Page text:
11-year-old Piha boy designs his own pest traps to protect native New Zealand species
That’s how Jay keeps himself busy – not on the couch or the computer but in the bush recharging pest traps near his home in Piha.
“I tried the mayonnaise for a while, they didn’t seem to like it that much,” he says.
The 11-year-old boy is a passionate conservationist and knows our native species are in trouble.
“I would really love to see our native birds everywhere again. Like having tuatara in the woodpile and kiwi fruit scurrying down the trails at night,” he says.
He’s so determined to make it happen that he’s come up with some of his own creative designs to get rid of the unwanted critters.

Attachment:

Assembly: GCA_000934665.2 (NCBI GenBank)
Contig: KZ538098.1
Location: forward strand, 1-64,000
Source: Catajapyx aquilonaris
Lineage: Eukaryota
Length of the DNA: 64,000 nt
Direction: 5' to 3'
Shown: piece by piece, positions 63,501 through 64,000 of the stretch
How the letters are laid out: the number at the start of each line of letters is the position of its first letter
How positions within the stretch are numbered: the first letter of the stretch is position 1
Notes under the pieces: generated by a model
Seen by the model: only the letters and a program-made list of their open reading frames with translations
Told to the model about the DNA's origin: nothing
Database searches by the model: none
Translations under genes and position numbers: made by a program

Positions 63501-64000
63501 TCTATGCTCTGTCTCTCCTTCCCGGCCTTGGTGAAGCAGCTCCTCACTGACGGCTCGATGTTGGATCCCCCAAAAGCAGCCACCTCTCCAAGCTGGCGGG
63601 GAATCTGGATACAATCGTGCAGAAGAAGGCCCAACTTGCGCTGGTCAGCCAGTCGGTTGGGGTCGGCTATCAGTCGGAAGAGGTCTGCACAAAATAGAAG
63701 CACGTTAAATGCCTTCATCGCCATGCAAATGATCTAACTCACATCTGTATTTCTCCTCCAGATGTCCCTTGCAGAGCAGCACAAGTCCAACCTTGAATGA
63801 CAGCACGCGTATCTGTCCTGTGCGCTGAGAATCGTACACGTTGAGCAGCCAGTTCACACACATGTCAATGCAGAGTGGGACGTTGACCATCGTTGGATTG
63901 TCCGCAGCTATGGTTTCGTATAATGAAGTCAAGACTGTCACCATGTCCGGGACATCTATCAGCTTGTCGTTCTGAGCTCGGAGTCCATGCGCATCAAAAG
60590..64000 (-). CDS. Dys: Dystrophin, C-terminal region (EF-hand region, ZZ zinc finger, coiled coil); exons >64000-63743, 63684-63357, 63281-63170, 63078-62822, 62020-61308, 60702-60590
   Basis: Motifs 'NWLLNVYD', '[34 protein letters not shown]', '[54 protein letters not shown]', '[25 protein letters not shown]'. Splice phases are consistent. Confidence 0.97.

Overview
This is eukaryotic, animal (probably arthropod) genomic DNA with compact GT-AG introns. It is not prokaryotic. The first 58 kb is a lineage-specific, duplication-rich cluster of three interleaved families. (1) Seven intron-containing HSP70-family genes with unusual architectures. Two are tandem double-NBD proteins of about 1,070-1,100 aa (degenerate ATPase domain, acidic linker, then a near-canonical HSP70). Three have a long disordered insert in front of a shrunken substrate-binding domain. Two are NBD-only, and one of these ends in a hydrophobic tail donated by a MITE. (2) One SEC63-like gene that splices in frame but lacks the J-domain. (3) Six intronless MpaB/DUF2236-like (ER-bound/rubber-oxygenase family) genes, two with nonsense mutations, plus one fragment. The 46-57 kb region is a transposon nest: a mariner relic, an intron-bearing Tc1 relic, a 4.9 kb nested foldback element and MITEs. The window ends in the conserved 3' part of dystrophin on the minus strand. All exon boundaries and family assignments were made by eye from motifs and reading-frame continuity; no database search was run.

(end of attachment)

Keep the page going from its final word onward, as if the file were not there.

“My favorite was the droppable thermal sensing camera, and basically you would drop it out of a helicopter and it would open up, and it would come out with 1080 infused yogurt, and then the pests would hopefully eat it,” says -he.
There is also the flower trap inspired by the Venus flytrap. One for feral cats too, with a built-in microchip scanner to free any pets caught by mistake.
He sent the plans to the Department of Conservation (DoC), hoping it can help them reach the Predator Free 2050 goal.
“It’s just great to see young people so passionate about biodiversity [and] really committed to finding solutions,” says Grant Redvers, leader of DoC’s electronics team.
The team is planning a Zoom session with Jay and wants to ask him for more ideas.
“Some of the concepts he was thinking of were really what some of our engineers working in this area think, so he’s right,” Redvers says.
“It would be cool to have something like some of my ideas,” adds Jay.
He started by keeping his garden free of predators. One trap at a time.